Halloween 2020

This Halloween 2020: How to Avoid Cyber Security Nightmares

Halloween is one of the most popular times of the year, both for kids and parents. The amount of effort people put into their costumes, decorations, and treats is an impressive example of teamwork.

While you and your kids have been dressing up in scary outfits to go trick or treat the neighbors, it’s also the perfect time to remind kids that not everything you see on the internet is as it seems.

The internet hosts all kinds of people, and some of them are creatures with malicious intent. The last thing you want is to fall prey to a social engineering attack designed to compromise your online activities.

Here’s how to make Halloween less scary for your kids online:

Stay cautious of your worst online nightmare – hackers

Although a typical Halloween involves kids heading out on the streets and going door to door for trick-or-treating, this year’s Halloween is already scary enough with the global pandemic in full swing.

Having said that, kids are likely to stay indoors, where they will flock to gaming and social sites. These sites typically require registration (username and password). It’s the ideal time to highlight the importance of having a strong unique password for your online accounts.

Similar to how kids are taught phrases such as ‘stranger danger’ and ‘thank you’, it’s crucial that kids these days are taught the importance of cybersecurity. Begin by instilling a sense of cyber-savvy in kids so that they don’t find the branch of information technology security to be boring.

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Fight the urge to not click on ads

Popups can be annoying and the constant flow of ads when you’re visiting a site are designed to attract you and make you click a particular ad. However, the moment you click an ad that potentially has a malicious embedded code, it’s a win for the hacker.

As we consume more of the internet, we tend to forget that nothing in life comes for free. Since most of the information on the web is free and easily accessible, it’s no secret that we are the product.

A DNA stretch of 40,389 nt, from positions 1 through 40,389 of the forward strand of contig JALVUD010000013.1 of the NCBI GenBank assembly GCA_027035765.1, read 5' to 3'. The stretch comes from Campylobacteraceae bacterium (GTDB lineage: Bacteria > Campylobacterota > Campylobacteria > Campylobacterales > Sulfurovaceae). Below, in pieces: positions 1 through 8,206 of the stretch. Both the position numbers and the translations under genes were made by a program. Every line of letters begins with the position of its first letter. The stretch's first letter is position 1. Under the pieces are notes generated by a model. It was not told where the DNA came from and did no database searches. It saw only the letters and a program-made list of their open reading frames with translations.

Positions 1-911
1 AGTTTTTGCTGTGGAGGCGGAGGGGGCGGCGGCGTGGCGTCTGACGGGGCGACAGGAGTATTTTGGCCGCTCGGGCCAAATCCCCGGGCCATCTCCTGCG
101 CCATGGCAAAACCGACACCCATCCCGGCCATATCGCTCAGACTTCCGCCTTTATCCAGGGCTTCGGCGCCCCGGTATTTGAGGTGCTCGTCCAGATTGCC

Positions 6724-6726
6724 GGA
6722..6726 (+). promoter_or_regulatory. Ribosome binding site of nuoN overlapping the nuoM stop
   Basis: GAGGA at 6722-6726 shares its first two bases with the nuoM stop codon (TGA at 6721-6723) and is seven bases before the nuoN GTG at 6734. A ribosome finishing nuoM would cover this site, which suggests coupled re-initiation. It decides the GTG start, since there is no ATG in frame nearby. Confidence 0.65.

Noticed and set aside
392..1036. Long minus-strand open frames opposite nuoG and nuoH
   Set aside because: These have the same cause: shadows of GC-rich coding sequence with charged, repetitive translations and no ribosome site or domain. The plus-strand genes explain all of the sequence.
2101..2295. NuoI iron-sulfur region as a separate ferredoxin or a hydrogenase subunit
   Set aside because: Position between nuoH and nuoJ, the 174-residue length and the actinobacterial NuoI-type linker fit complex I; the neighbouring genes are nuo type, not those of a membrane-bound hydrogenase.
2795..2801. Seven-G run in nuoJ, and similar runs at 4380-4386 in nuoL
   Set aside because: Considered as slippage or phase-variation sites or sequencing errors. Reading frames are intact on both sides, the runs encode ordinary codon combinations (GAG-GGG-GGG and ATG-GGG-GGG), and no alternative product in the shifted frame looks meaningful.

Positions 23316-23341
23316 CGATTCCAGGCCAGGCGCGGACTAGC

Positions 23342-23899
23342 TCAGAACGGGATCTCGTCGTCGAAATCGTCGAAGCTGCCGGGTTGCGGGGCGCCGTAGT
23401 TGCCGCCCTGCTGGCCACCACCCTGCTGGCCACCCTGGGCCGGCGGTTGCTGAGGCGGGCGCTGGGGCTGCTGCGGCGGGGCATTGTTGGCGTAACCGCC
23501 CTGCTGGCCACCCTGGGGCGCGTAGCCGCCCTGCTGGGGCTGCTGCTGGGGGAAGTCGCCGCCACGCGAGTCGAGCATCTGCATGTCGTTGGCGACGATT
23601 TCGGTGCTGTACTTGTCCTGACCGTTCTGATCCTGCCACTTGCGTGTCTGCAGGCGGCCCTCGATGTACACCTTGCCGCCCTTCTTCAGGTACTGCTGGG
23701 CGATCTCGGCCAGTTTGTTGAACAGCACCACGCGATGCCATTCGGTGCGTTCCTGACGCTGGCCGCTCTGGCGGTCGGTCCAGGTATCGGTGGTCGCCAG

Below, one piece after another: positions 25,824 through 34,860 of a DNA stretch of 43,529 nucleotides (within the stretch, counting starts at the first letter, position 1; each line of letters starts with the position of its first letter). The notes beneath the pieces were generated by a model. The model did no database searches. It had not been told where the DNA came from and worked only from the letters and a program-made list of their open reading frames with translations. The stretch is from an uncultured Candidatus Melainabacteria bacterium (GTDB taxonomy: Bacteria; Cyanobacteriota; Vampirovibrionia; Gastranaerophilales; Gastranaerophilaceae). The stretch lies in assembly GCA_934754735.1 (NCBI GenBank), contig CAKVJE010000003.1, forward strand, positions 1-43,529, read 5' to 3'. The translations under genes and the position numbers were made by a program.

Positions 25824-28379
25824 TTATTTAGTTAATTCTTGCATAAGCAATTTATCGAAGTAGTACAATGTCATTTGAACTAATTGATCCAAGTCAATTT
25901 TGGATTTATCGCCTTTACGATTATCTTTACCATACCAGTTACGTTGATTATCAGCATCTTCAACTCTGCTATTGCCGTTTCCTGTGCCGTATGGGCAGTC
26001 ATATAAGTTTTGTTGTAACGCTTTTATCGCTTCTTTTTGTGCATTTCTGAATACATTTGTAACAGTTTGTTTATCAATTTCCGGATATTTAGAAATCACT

What this means is that your online activities (habits, likes, and dislikes are sold to third-parties or the highest bidder), who then target you with ads that often contain malicious software (spyware or ransomware).

Make a habit of not clicking ads unless you know its origins are safe and advise others around you to avoid clicking ads.

Use but don’t get abused

Social media is an essential part of our daily lives. Generation X, Y, and especially Z are glued to their screens scrolling through their social media feed. With a great deal of our daily lives spent on social media platforms, they attract people with evil intentions to exploit young individuals.

Bogus IDs and social engineering attacks constantly target and victimize children. Be sure to make the best use of these platforms by applying strict privacy settings, be cautious of who you share your information with, don’t reply to strangers, and realize that digital footprints can’t be erased that easily.

That’s not it; cyberstalking and cyberbullying are growing concerns and a grave threat to a healthy social media experience. It’s essential to realize when someone is targeting you and to have a relationship of trust with your children so that they may share if they’re being harassed online.

As always, the best way to avoid such situations is to block users that are attacking you online.

Regularly update your IoT devices

Internet-enabled devices are everywhere. From our homes to offices, smart devices rule the walls and the palm of our hands everywhere we go. As these devices are an integral part of our daily lives, it’s important to connect them to a secure WiFi network and keep them updated.

Updates carry the necessary builds that contain bug fixes and security patches for your device. As exploits are learned, developers quickly work to patch loopholes that may compromise your online privacy and security.

Whether it’s a smart fridge or a smart TV, updating these internet-enabled devices is equally important. However, what’s more important is to educate others around you, especially young children, to make a habit of updating devices and connecting to a secure WiFi network that’s backed by AES 256-bit encryption.

Halloween will come and pass by, don’t let your online privacy slide by. Secure your digital existence and keep others around you digitally secure as well. Make the most of the best Halloween VPN deal unlike any other.

Halloween-VPN-Deal

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Ather Owais Ather Owais is a tech and cybersecurity enthusiast. He is a strong advocate for online privacy and security, following technological trends and their impact on today's digital era.

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